London’s Heathrow Airport on Wednesday morning was less crowded than usual with the country in the throes of the coronavirus pandemic. But those who were there seemed like they were part of a mass migration.
Each person had two or three pieces of heavy luggage in tow, while some others were frantically repacking items, their bags thrown open on the floor.
“Everyone is carrying so much stuff it’s like they are moving houses,” a Qatar Airways counter staff member said. Apologising for the wait, she said people were probably planning to leave Britain for an extended period until the health crisis waned.
Joseph Yung, 24, a Hongkonger who is a master’s student at the University of London, said: “It is as if we are running from a war.”
“I originally planned to stay until June, but now I feel it is safer to go back,” he continued. “I fear there may be a massive epidemic in Britain soon and people here may not know how to handle it.
“The awareness for protection is rather weak … They have not experienced Sars and their response has been very slow.”
Yung was referring to the severe acute respiratory syndrome outbreak in Hong Kong in 2003, which claimed 299 lives.
At Heathrow, not only were queues long, but traffic to the airport was congested.
This came on the back of some closures of metro stations as British transport authorities announced a series of measures on late Wednesday evening, part of a wider effort to slow the spread of Covid-19.
Stuck in an airline bus in a sea of cars for some 45 minutes, I was already too late to check-in for my flight by the time I arrived at the airport.
Several passengers faced the same situation, and Qatar Airways could not arrange other seats for us until some days later, since there were too many students returning to Hong Kong.
Both the Cathay Pacific and British Airways websites showed that all flights were full.
In an unexpected stroke of luck, I chanced upon a ticket with British Airways through an online booking agent on the same night.
I hesitated at first, but as my finger wavered over my smartphone, the price shot up by about £200. In the end I settled for £1,723 (HK$15,888) for a one-way ticket on flight BA027 to Hong Kong.
When I boarded the plane, I was greeted by the sight of many wiping down their seats with wet tissues.
The cabin was eerily quiet, with anxiety thick in the air, as passengers spoke in hushed tones to each other or mostly kept silent behind their face masks.
Not a single person went barefaced, except for cabin crew members.
Some more well-equipped passengers wore goggles and gloves, or even raincoats. A few had protective coats, mummifying themselves from head to toe.
“It is rather stuffy,” said Theo Cheung, 17, a boarding school student who wore an organic gas mask provided to him from a worried aunt. He also had on goggles and a hat.
Throughout the 13-hour flight, the toilets were rarely utilised. Passengers around me said they would avoid any movement in the plane.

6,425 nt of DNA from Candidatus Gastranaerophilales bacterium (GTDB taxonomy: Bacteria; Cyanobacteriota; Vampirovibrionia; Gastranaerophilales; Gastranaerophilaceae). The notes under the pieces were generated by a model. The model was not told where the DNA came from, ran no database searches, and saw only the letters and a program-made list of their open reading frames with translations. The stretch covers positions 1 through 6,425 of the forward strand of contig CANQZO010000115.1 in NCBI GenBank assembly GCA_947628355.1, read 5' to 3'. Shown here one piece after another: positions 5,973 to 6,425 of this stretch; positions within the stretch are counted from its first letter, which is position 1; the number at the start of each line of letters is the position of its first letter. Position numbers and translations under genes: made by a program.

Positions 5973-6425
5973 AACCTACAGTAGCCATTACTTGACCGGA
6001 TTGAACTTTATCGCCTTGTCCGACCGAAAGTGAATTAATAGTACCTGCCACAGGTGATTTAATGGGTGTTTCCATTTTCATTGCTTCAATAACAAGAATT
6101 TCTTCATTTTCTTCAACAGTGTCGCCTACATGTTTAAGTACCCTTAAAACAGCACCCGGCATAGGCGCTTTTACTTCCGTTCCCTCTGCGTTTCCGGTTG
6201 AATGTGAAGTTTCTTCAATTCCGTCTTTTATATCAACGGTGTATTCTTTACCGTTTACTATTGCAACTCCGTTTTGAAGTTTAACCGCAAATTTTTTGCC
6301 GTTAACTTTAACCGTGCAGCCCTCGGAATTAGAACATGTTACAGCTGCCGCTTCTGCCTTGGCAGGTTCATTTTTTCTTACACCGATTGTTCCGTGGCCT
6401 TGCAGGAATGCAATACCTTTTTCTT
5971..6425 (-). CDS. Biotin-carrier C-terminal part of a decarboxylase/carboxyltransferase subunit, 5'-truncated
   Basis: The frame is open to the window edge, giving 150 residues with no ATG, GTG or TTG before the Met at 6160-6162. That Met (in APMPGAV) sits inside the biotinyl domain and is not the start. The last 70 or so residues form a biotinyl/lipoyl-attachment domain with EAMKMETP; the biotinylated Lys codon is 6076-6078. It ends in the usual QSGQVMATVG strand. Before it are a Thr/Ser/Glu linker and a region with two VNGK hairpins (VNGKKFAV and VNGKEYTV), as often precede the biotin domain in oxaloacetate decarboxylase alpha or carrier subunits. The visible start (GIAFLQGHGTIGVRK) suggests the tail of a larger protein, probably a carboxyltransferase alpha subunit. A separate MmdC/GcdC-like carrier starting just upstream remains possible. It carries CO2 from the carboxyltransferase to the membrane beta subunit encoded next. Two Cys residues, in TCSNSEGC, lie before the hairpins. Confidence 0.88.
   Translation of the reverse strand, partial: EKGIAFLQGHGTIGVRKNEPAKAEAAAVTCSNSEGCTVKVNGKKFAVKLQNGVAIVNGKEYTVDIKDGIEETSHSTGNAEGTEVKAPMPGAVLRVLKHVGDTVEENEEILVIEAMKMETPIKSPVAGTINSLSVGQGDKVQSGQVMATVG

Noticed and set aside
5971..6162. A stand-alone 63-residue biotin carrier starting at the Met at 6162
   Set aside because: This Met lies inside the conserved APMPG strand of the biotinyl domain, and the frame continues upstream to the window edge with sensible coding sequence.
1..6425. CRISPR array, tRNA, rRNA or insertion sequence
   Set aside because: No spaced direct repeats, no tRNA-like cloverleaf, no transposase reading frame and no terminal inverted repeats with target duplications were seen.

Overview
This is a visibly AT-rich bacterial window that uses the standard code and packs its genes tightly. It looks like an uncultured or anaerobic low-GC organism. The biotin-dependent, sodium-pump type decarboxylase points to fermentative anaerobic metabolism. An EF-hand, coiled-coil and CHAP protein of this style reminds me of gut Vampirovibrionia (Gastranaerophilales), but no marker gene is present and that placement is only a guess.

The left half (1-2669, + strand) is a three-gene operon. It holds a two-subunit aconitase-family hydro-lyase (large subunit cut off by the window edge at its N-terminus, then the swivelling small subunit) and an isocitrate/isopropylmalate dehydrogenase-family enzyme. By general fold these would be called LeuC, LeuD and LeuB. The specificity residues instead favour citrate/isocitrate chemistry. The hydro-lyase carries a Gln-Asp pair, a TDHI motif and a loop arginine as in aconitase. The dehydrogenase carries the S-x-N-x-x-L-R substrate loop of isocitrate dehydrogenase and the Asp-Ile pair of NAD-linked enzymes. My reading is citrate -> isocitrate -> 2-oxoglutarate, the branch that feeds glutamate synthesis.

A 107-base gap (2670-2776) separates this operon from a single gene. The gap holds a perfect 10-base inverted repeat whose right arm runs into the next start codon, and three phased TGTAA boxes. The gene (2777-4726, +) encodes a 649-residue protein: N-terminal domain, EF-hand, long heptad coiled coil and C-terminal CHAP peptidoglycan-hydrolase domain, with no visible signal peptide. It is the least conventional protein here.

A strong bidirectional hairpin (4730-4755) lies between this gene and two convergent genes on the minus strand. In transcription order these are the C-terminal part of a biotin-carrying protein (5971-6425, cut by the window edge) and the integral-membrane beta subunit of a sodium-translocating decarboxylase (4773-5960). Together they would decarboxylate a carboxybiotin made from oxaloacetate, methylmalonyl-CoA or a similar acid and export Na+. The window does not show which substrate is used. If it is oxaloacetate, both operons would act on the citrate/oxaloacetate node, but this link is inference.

At least half of the passengers refused to be served any drinks or food, fearing infection.
Others who were drinking shared some tips with me: only consume packaged drinks from bottles, cans and boxes.
Cheung said he did not feel safe drinking from plastic cups as they were handled by cabin crew, and none were wearing masks.
“I wasn’t planning on eating anything too since I don’t know how the food was handled. But I am too hungry now, so forget it,” he said with a defeated smile.
BA027 touched down in Hong Kong at 5pm local time on Thursday. As the plane approached the airport, the captain announced that all travellers entering the city would have to undergo the mandatory 14-day quarantine.
We were reminded to fill out three forms – a health declaration sheet and two compulsory quarantine papers.
As my weary feet touched home soil on Thursday, the news was that Hong Kong had recorded 16 new infections, bringing the local tally to 208, with four fatalities.
My airport was in chaos.
There were medical staff on site to direct crowds to different areas, with disoriented travellers asking workers where they should go, what forms to fill, and how long the process would take.
Those with no symptoms were reminded to retain all three forms with them and go to the lines under a “Green Channel” section to be issued an electronic monitoring wristband.
A staff member would then collect the health declaration form.
We were later ushered to a normal e-channel area, but all automatic barriers were not in operation. Immigration officers collected our ID cards and the remaining two arrival forms, returning one after stamping it.
The whole procedure took about 30 minutes more than the usual immigration process in less frenzied times.
We were then free to collect our luggage after being given a set of “Home of Quarantine Guidelines for Home Confinee”. There was also a letter asking users to download a “Stay Home Safe” phone app, which could “analyse the environmental electronic signals and their respective strengths” for monitoring purposes.
Cherry Chu, 20 a fellow Hongkonger back on home ground, said while there was confusion at the airport, she understood the requirements by reading the leaflets issued.
“I guess these are just difficult times and we have to pull together,” she said. “Staying home for 14 days is really not that bad, as long as we don’t have to go to a camp.”
We learn something every day, and lots of times it’s that what we learned the day before was wrong.